26 Jan 2021

Extraterritorial sanctions with a Chinese trademark

European responses to long-arm legal tactics

Steven Blockmans

0
Download Publication

3542 Downloads

China has recently updated its laws on the (security) screening of foreign investment, promulgated a new export controls law, drawn up an ‘unreliable entity’ list, and adopted an EU-style statute blocking the extraterritorial jurisdiction of US law. Beijing wages legal warfare (‘lawfare’) against Hong Kong, in the South China Sea, along the Belt and Road, and in cyberspace. Given today’s global geopolitical contestation it is only a matter of time before the European Union feels the grip of the long arm of Chinese law. Historically, the EU Blocking Regulation has provided for a unified European response to the extraterritorial application of sanctions. However, the proliferation of such sanctions requires a deeper debate on possible additional measures to increase deterrence and, if needed, to counteract them. This paper asks how the EU might prepare to be better protected against such lawfare, and finds inspiration in the established practice of hedging against secondary sanctions, as adopted by the US Treasury Department.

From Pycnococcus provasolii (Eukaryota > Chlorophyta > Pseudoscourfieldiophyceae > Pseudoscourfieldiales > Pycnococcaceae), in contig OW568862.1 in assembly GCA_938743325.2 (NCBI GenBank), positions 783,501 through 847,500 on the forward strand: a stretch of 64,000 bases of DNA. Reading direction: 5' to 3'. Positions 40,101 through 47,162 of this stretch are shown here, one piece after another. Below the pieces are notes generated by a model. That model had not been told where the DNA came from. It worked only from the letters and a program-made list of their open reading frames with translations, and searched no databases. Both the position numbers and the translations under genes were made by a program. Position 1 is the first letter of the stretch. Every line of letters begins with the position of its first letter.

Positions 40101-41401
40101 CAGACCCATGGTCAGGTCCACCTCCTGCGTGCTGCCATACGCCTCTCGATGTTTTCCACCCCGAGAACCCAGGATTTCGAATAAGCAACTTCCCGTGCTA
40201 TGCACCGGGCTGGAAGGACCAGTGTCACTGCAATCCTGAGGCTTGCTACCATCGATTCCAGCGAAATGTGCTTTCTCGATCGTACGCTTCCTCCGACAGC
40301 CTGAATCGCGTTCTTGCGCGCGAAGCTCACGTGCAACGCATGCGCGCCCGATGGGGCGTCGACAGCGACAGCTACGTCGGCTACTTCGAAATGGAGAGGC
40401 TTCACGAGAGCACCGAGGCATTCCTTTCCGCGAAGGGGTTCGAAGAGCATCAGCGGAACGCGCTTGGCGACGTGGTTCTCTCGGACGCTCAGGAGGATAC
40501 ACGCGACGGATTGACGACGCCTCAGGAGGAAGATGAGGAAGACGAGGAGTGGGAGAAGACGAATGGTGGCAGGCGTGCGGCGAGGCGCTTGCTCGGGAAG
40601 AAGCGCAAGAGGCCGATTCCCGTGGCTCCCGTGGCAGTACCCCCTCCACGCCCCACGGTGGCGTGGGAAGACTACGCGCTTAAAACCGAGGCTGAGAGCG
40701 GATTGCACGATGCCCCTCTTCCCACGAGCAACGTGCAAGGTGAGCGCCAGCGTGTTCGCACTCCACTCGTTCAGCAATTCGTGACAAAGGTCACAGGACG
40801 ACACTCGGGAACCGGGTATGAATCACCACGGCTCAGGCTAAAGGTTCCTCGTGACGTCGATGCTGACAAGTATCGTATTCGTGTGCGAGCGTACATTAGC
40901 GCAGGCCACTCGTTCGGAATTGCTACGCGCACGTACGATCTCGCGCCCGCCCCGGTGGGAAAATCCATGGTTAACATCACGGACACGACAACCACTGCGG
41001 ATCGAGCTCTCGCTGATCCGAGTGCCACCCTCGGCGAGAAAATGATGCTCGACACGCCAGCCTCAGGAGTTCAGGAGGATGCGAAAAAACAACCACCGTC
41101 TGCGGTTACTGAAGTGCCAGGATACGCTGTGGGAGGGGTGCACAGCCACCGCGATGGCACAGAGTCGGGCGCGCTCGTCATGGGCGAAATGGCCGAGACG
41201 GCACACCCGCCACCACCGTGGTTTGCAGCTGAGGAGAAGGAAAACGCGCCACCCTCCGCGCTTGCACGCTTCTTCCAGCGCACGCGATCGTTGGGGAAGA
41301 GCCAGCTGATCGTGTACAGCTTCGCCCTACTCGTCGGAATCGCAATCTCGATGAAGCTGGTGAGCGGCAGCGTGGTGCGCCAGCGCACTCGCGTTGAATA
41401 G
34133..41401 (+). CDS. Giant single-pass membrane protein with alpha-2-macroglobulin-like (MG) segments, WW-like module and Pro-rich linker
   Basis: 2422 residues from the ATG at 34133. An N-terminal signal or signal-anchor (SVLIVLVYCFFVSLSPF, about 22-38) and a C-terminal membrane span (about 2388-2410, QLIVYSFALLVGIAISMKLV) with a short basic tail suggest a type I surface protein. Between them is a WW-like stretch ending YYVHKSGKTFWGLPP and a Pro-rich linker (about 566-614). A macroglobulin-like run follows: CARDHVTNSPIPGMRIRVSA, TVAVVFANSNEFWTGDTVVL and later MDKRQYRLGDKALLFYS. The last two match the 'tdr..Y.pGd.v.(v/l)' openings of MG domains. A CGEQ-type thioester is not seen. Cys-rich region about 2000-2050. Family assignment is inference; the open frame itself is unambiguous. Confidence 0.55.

Related Publications

Browse through the list of related publications.

Multi-Layered Actions?

Sustaining Partnerships in the EU Integrated Approach to Conflicts and Crises

The Recovery and Resilience Facility

A springboard for a renaissance of public investments in Europe?

Limitations on Human Mobility in Response to COVID-19

A preliminary mapping and assessment of national and EU policy measures, their sanctioning frameworks, implementation tools and enforcement practices

Central bank digital currencies

Can central banks succeed in the marketplace for digital monies?

EU defence projects

Balancing Member States, money and management

Between politics and inconvenient evidence

Assessing the Renewed EU Action Plan against migrant smuggling